Manes & Trails: Original horses of Ramona
The horse has been part of North America since, well, forever. San Diego Zoological Society believes the horse originated in North America millions of years ago, then went extinct on this continent. Horses were reintroduced by Spanish visitors and have been a part of Southern California for centuries.
My interest in wild horses began when dreaming of the wild horses in my childhood, and wild horses in my life became a reality when I adopted Cricket. The Mustang is a descendent of the horses long gone by. In my growing passion for wild horses, one of the most exciting things I have found is an effort to save the genetic stock from our area. Yep, horses used to roam right here in and around Ramona.
Coyote Canyon Caballos d’Anza (CCCDA) was established by people interested in preserving the history of the horse in our area, particularly Ramona, Santa Ysabel and Anza Borrego.
According to CCCDA, wild horses had roamed since somewhere around 1769 when the first mission was built in San Diego. As open range was the custom for management of livestock, the mission horses soon spread to the outlying rancherias in the mountain and desert areas.
Through the study of history, they were able to discern that by 1840 the last great horse raid on Southern California ranchos occurred, driving 3,000 horses into Utah. Not until 1974 were remnants of this herd discovered.
Coyote Canyon Heritage Hoof Prints
The story begins in 1769 when the first mission was built in San Diego to bring Catholicism and establish a land trust for the indigenous people. The missions supplied Spanish bloodstock to the outlying rancherias, including present-day Warner Ranch. When Spaniards first visited the hot springs at Warner’s Ranch in 1795, they encountered the Cupeno Indians on a rancheria located there. To the south and west were the Dieguenos, and north were the Cahuillas.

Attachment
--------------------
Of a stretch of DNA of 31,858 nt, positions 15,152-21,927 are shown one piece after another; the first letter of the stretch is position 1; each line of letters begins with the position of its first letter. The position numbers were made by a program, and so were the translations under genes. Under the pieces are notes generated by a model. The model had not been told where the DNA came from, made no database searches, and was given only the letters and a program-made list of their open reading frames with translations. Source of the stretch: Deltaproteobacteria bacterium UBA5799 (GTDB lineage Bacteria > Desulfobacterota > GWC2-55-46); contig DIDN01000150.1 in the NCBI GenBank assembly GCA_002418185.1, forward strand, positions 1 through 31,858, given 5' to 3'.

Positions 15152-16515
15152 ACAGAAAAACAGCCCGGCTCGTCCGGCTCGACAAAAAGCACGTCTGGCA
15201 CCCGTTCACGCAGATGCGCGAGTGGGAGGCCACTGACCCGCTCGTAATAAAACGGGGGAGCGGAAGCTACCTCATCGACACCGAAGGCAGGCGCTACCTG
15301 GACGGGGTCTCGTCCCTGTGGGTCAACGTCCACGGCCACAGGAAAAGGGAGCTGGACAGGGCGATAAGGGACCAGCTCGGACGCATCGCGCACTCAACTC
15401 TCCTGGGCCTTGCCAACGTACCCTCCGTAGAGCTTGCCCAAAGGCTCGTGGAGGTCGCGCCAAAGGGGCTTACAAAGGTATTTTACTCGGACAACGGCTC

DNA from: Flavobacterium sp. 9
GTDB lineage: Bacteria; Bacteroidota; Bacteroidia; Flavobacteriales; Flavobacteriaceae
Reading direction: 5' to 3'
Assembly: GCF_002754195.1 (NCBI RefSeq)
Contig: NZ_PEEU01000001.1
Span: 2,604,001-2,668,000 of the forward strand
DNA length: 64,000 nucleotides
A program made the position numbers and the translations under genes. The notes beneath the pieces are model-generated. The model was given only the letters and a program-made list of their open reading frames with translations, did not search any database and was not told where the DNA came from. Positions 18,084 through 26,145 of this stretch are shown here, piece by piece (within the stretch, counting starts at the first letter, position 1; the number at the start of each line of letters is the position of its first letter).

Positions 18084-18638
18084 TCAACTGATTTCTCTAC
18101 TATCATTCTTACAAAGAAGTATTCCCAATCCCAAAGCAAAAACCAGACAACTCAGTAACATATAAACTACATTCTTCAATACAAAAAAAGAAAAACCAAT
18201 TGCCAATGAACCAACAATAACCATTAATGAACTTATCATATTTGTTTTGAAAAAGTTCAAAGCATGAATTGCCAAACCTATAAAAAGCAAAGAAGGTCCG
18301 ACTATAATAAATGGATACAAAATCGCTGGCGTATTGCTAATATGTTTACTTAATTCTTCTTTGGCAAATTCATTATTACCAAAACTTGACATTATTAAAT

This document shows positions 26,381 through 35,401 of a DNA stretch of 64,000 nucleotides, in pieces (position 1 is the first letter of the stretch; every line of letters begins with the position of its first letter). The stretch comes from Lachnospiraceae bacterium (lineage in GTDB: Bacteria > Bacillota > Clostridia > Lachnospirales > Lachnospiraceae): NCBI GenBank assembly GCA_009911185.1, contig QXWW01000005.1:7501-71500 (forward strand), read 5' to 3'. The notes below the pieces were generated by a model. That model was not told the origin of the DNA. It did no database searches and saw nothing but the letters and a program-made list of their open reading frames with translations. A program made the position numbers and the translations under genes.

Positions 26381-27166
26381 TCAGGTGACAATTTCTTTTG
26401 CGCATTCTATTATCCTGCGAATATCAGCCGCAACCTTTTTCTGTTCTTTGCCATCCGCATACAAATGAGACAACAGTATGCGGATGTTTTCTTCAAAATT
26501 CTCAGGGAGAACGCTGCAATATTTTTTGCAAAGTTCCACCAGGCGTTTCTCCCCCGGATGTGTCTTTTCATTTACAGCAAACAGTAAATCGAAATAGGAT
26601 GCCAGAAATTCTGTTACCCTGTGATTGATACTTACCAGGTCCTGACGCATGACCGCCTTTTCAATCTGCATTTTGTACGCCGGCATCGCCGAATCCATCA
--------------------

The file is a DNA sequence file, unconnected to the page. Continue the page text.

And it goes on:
After the Spanish Mexican War and by 1833 the Indians and ranchos possessed great numbers of horses, cattle, sheep and other animals. Newcomers to the area began maneuvers to acquire these properties, and tragically the Indians were displaced from their homeland. A small worn plaque near the tiny Warner Springs Chapel and Cupa cemetery bears their heart-rending words. By 1840 the last great horse raid on Southern California ranchos was led by Pegleg Smith and Chief Welkara. Approximately 3,000 horses of Colonial Spanish bloodstock were driven into Utah along the Old Spanish Trail. The native peoples and their lands were further segregated from the original trust after Mexico ceded its territory to the United States by Treaty of Hidalgo in 1848.
John Turnbull Warner arrived in San Diego about 1846. He applied for, and was granted, a Mexican grant to the Indian Trust. By 1850 Indian resentment culminated in the Gara revolt and massacre at Warner Hot Springs, where the Indians reclaimed cattle and horses and drove them into Coyote Canyon. For 150 years, even after the Indians abandoned their villages in the canyon, the animals ranged freely, as was the custom.
Not until 1974 were remnants of this herd discovered on the Mountain Home Range by the Bureau of Land management. By 1984, however, the Anza Borrego Desert State Park acquired the lands and removed the last remnants of Indian cattle, and in 2003 removal of the Coyote Canyon Wild Horse Herd began. The State Parks Department claimed they were feral and invasive. All wild horses (and burros) have been gathered and removed from Coyote Canyon in the San Diego area, with the final removal in 2007.
Only four known stallions remain from this herd. They are listed by the International Equine Conservation nonprofit Equus Survival Trust as Critically Endangered/Nearly Extinct.
For purposes of genetic recovery, CCCDA worked with the BLM and sent 14 mares from the Southern Utah herd to be bred to the Coyote Canyon stallions. The stallions and mares represent a distinct population segment of species that evolved and survived the harshest desert environs and nature’s challenges.
The Coyote Canyon stallions and mares are held in trust locally by CCCDA, a 501(c)(3) nonprofit that is dedicated to the repatriation of San Diego’s last Heritage Herd to their native ranges and preservation of historic routes.
The stallions of today reside with the Haydens near Warner Springs. The mares are living in Ramona, and foaling season has begun! Check back in the weeks to come for updates and photos.
To support the CCCDA and original horses from our area, contact Robert and Kathleen Hayden at: P.O. Box 236, Santa Ysabel, CA 92070, 760-782-3340; or email@example.com, and visit the Coyote Canyon Heritage Herd Facebook page.
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